So says Shanghai Shenhua fan Bobby Lu. Ninth spot in the Chinese Super League tells another story.

Hulk’s sister safe and well

Police have made three arrests after the sister of Brazil international Hulk was released unharmed following her kidnap in the city of Campina Grande.

Angelica Aparecida Vieria de Souza was reported missing on Monday afternoon by a friend who believed she had been kidnapped.

Friends and family initially feared the worst but she was soon returned after her abductors argued over ransom demands. You just can’t get the kidnappers these days.

Investigator Marcos Paulo told The Associated Press: “She told us that she was abducted but wasn’t hurt, that’s what is important. We are continuing our investigation to understand exactly what happened. If it was indeed a kidnapping, as it seems it was, we have to work to find those responsible for it.”

Hours later Brazilian police confirmed that three people had been arrested for their alleged participation in the kidnapping. With that level of efficiency it can only be a matter of time before the local police are seconded to work on building work for next year’s Confederations Cup. With them on board, there’s a slim chance we might get to see some football.

Authorities say de Souza’s boss was among those taken into custody, and a candidate for the local city council is being sought in connection with the crime.

Fan behaving badly

With time running out, his side desperately striving to break the deadlock against Porto to maintain their Champions League hopes, a Dynamo Kiev fan thought now might be a good time to invade the pitch.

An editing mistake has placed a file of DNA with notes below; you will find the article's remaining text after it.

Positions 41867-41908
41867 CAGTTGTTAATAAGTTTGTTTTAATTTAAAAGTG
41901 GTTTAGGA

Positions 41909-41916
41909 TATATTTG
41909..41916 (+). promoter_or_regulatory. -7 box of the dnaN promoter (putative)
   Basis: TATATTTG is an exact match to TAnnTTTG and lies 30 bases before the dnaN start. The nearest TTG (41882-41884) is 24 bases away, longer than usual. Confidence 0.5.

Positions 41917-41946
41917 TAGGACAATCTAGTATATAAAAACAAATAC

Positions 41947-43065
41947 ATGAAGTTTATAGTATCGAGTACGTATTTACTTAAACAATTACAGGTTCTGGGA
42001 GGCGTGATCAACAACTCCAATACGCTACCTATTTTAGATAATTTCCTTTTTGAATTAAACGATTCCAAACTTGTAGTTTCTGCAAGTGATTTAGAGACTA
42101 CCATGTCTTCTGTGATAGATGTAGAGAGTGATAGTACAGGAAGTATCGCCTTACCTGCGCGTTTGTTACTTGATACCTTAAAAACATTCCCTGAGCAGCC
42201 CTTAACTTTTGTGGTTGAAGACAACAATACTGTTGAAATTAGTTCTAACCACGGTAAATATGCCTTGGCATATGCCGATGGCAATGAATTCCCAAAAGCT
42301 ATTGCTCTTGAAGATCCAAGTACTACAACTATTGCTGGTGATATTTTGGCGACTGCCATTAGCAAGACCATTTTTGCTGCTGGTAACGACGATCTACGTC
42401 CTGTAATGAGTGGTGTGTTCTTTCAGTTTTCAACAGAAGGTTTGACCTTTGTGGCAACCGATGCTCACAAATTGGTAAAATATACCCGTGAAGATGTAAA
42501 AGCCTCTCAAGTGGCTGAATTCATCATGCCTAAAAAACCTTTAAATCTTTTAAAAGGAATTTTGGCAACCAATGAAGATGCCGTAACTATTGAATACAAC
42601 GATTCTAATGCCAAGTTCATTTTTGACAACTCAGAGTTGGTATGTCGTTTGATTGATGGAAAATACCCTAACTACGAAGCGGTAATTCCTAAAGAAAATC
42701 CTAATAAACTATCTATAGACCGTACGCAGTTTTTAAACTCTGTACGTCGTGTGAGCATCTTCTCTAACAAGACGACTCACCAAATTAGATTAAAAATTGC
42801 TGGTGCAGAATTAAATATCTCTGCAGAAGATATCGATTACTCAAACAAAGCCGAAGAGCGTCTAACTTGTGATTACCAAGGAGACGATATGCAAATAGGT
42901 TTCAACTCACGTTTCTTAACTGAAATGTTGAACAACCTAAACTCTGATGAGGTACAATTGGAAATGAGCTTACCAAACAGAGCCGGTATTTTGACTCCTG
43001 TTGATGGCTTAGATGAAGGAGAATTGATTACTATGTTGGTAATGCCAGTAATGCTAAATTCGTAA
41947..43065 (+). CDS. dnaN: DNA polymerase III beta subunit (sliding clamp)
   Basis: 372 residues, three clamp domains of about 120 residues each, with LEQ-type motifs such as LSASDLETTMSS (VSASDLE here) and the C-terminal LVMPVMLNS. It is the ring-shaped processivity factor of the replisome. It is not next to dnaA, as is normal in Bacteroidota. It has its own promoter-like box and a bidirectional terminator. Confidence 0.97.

Logo torpedoed

The emblem of Torpedo Moscow, which was designed 1930, has been outlawed by the city police.

­Scarves, flags and banners with the symbol were banned from sale or to be brought into the stadium during the club’s latest most recent home match.

According to the Torpedo fans, the police now believe that the symbol in the background of the club’s traditional logo is similar to one used by the Nazis.

“The representative of the Moscow police came up and said that Torpedo’s emblem resembles a Nazi symbol,” Vasily Petrakov, the head of the Torpedo Moscow fan-club, told Kommersant FM. “When we started laughing, we were told: “Yes, the same gear was on the logo of some party, some workforce in Nazi Germany, so we don’t allow you to use it.”

Fans hope that it’ll reappear in the stands at the team’s next home clash on November 19.

A more prosaic reason for the police’s decision to ban the logo came from Alisher Aminov, President of the Football Development Foundation.

“Clearly, Torpedo’s emblem has undergone changes since Soviet times,” Aminov said. “This increased attention by the police is caused by the recent fans’ misconduct at the Torpedo stadium, and nothing more.”

Outbreaks of violence involving Torpedo supporters saw September’s Russian Cup game against city rivals Dynamo abandoned, and their team disqualified from the tournament.

Act in haste…

Think before you tweet. Tottenham defender Benoit Assou-Ekotto has been forced to deny claims that he has fallen out with manager Andre Villas-Boas after he posted a message on Twitter which suggested he was unhappy with life under the Portuguese coach.

The defender risked the wrath of his manager due to an ambiguous tweet which seemed to relate to his relationship with Villas-Boas.

The message, which received over 600 retweets, said: “Hello every 0ne!!!!! b strong at work and think positif!!!! Even if u hate ur boss LoL”.

Villas-Boas may or may not have been offended by the content, but one thing’s for sure, the spelling and grammar will have left him incandescent.

It wasn’t long before Assou-Ekotto was forced to backtrack and issue a denial that he was referring to Villas-Boas.

He replied: “My last text is not about my boss lolol. Is for all my followers!!! :-)”

Villas-Boas will be pleased to hear that and also relieved that Emmanuel Adebayor has yet to set up a Twitter account.